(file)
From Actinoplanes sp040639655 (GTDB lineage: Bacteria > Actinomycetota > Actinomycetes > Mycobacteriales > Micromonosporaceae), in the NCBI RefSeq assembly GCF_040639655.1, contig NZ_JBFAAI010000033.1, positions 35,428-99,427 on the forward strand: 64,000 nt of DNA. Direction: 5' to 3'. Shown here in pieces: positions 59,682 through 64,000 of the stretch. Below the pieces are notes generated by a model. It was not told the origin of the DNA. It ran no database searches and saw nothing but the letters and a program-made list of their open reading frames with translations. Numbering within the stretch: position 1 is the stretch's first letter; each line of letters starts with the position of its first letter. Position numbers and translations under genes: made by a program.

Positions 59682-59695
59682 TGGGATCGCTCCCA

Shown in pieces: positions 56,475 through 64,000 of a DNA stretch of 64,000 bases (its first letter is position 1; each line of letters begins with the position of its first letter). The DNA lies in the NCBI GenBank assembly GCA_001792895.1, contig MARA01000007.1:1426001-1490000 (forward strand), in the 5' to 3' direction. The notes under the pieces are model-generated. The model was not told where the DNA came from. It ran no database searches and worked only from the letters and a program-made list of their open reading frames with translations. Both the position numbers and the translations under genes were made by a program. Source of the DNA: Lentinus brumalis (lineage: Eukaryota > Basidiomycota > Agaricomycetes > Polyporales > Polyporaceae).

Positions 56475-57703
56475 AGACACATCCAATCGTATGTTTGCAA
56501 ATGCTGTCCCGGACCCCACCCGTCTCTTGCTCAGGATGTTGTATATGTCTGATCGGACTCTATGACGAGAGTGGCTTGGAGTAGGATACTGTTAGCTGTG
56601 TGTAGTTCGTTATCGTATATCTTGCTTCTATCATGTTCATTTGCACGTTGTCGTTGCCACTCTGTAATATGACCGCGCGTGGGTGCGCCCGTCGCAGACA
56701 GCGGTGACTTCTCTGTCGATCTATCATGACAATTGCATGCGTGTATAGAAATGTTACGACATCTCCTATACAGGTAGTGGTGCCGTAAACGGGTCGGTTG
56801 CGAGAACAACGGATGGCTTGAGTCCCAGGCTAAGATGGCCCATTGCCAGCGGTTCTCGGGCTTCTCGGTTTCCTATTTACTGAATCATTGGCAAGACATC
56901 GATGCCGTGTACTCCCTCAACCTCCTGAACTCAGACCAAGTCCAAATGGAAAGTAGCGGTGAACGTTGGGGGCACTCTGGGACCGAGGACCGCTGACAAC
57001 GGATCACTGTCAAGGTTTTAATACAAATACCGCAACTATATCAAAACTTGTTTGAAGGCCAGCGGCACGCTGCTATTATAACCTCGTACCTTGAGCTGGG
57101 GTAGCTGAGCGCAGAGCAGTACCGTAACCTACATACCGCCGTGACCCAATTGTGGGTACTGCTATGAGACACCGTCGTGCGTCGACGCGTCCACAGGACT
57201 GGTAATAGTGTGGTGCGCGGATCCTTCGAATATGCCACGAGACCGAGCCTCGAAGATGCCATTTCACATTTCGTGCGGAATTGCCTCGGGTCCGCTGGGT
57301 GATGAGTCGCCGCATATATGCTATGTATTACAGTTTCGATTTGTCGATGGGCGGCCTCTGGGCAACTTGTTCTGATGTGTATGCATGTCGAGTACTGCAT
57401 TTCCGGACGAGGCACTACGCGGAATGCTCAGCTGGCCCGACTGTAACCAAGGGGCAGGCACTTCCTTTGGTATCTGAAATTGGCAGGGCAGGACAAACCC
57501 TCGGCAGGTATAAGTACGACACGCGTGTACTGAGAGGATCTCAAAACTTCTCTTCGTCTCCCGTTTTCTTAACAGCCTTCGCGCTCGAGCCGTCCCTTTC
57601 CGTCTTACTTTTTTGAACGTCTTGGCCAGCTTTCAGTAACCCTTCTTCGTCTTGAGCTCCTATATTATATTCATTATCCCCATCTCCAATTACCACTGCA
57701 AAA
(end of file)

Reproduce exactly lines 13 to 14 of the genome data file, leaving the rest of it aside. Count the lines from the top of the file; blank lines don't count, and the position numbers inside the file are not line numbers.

57101 GTAGCTGAGCGCAGAGCAGTACCGTAACCTACATACCGCCGTGACCCAATTGTGGGTACTGCTATGAGACACCGTCGTGCGTCGACGCGTCCACAGGACT
57201 GGTAATAGTGTGGTGCGCGGATCCTTCGAATATGCCACGAGACCGAGCCTCGAAGATGCCATTTCACATTTCGTGCGGAATTGCCTCGGGTCCGCTGGGT